Quality of life and health status in pediatric tonsil and adenoid disease.
OBJECTIVE: To assess the baseline global health status and quality of life (QOL) in children with tonsil and adenoid disease. DESIGN: Cross-sectional multicenter survey series. SETTINGS: A tertiary academic pediatric specialty hospital and a tertiary academic hospital in 2 different cities. PATIENTS AND OTHER PARTICIPANTS: Consecutive series of 55 parents of children who were seen for tonsil and adenoid disease. INTERVENTION AND METHOD: Cross-sectional survey of the health status of affected children to assess their QOL and its relationship to tonsil and adenoid disease. MAIN OUTCOME MEASURES: Quality-of-life subscale scores of affected children on the Child Health Questionnaire version PF28 (CHQ-PF28); comparisons of population data from healthy normal children and children with asthma and juvenile rheumatoid arthritis. RESULTS: The overall health status and QOL of children with tonsil and adenoid disease is significantly worse than those of healthy normal children, as demonstrated by lower mean scores on several CHQ-PF28 subscales, including general health, physical functioning, behavior, bodily pain, and parental impact (emotional). In addition, the general health perception of children with tonsil and adenoid disease is similar to the perceptions of children with asthma and juvenile rheumatoid arthritis, but several aspects of health status, as measured by CHQ-PF28 subscale scores, were significantly worse in children with tonsil and adenoid disease. CONCLUSION: The health status impact of tonsil and adenoid disease appears to be quite significant, particularly in aspects related to the parental impact of the child's disease.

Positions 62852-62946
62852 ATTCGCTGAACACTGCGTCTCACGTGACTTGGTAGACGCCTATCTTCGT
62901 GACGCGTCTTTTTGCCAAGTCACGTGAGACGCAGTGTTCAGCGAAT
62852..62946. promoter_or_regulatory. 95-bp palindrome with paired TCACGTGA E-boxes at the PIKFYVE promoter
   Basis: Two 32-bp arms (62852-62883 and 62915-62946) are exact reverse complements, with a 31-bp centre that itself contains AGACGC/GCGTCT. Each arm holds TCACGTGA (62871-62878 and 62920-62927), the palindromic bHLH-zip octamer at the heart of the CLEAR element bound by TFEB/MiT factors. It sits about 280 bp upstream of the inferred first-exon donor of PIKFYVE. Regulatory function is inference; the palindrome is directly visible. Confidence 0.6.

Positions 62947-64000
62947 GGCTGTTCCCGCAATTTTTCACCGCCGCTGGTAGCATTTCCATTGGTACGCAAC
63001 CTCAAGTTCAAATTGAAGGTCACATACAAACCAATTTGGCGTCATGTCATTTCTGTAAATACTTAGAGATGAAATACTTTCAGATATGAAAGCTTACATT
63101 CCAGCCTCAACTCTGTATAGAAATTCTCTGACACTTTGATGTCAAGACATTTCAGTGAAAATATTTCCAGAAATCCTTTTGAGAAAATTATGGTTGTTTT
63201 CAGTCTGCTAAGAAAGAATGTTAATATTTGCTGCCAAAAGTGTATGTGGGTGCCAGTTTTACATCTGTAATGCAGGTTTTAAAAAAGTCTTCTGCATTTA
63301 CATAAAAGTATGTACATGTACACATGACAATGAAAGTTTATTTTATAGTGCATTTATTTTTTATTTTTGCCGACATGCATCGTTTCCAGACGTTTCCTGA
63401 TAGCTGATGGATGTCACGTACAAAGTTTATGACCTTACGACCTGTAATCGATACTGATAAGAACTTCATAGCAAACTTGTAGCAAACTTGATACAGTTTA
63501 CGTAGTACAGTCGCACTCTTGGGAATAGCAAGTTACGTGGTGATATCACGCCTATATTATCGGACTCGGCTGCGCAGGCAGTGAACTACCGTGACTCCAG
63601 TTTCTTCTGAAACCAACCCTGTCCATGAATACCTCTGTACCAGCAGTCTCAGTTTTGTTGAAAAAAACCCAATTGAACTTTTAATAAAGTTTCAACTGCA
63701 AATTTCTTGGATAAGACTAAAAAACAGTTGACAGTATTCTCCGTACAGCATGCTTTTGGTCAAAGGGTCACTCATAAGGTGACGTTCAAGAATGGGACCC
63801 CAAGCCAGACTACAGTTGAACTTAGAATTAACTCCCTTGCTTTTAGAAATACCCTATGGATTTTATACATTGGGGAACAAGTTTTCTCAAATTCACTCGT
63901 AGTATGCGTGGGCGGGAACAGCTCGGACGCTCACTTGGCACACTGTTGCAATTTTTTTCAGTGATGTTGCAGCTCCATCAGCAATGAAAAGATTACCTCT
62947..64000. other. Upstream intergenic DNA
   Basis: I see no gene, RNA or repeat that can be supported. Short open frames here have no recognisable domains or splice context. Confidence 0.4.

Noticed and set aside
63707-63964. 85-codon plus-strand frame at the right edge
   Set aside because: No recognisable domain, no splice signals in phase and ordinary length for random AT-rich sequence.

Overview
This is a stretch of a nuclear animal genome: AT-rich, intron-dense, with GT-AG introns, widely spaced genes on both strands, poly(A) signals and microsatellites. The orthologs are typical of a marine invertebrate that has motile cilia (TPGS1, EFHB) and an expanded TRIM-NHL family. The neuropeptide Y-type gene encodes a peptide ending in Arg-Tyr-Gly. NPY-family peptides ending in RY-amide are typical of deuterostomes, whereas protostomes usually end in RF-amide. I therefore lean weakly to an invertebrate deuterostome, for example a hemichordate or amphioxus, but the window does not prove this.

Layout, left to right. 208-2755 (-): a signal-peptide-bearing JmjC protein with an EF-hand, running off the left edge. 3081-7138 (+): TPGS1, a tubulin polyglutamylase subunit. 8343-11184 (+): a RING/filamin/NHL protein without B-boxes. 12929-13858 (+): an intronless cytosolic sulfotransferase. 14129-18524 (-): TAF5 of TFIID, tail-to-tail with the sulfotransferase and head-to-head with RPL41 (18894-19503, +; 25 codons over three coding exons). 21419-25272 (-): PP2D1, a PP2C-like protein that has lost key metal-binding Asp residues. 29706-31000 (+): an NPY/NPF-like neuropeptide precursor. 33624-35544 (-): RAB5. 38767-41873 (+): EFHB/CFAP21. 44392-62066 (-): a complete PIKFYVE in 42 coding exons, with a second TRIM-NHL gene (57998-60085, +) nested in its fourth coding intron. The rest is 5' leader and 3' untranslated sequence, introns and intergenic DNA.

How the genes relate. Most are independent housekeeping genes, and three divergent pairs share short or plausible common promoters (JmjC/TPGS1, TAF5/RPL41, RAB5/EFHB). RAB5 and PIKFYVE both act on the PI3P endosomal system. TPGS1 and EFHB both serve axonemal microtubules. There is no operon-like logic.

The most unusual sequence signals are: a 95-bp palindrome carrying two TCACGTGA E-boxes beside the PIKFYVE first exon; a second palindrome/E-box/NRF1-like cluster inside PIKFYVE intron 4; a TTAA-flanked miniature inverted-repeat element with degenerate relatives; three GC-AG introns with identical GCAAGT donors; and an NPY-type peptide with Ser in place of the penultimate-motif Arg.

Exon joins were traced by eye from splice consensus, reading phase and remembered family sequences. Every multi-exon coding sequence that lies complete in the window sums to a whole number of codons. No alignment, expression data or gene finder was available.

Stewart, MG; Friedman, EM; Sulek, M; Hulka, GF; Kuppersmith, RB; Harrill, WC; Bautista, MH
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